Stewart had been chained to railings for quite some time. He didn’t have a watch on, but given that the sun had sunk almost entirely below the horizon, his best estimate put it at somewhere between nine and half and ten hours.
He’d received an email about the protest early that morning, and had rushed out of his flat soon after reading it, full of the promise of another day spent challenging injustice and fighting corruption. Always a fan of punctuality, he had been pleased to reach the site of the protest before anyone else, and had set about eagerly securing himself to the railings with chains and a padlock that even Houdini himself would have found troublesome.
Now, Stewart was well aware that his commitment to punctuality was not universally shared, but after an hour chained to the railings, and with still no sign of a fellow protester, he couldn’t help mentally tutting to himself in silent disapproval of their tardiness. After two hours the tutting had turned to audible swearing. By mid-afternoon he was almost certain he’d misread the email.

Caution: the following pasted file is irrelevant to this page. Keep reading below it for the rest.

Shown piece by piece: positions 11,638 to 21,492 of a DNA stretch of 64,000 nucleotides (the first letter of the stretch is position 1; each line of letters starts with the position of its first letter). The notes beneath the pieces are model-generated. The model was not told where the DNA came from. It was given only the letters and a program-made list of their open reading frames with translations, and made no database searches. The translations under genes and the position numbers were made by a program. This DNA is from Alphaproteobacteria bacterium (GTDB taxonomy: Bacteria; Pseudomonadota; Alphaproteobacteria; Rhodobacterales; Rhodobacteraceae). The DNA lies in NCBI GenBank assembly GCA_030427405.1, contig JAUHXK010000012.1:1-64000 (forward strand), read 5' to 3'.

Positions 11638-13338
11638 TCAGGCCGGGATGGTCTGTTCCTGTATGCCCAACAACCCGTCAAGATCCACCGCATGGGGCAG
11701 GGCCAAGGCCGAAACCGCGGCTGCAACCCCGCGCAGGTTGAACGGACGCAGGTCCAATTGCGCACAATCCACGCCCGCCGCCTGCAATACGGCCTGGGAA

It had been very early when the message flashed up in his inbox. So early in fact, that Stewart had read it without the clear head he normally got from his morning latte. He must have got the date wrong he reasoned. In fact, thinking about it now, he wasn’t even sure he knew what he was supposed to be protesting against. He had a vague inkling that it might be something to do with tax. Or cats. Or tax on cats. That didn’t explain why though he had chained himself up outside a disused branch of Londis. He couldn’t be sure of anything anymore. He made a mental note to alter his morning routine. From now on, emails would always come after coffee.
He looked down at his chains. They really were very tight. There was absolutely no way he was going to get out of them without the key to the padlock. This rather made him regret the decision he’d taken earlier in the day to swallow it. What was courageous that morning, in retrospect now seemed foolhardy. He guessed it would be another couple of hours before nature took its course, so he put his head back, cleared his mind, and wriggled slightly in order to restore the circulation to his legs.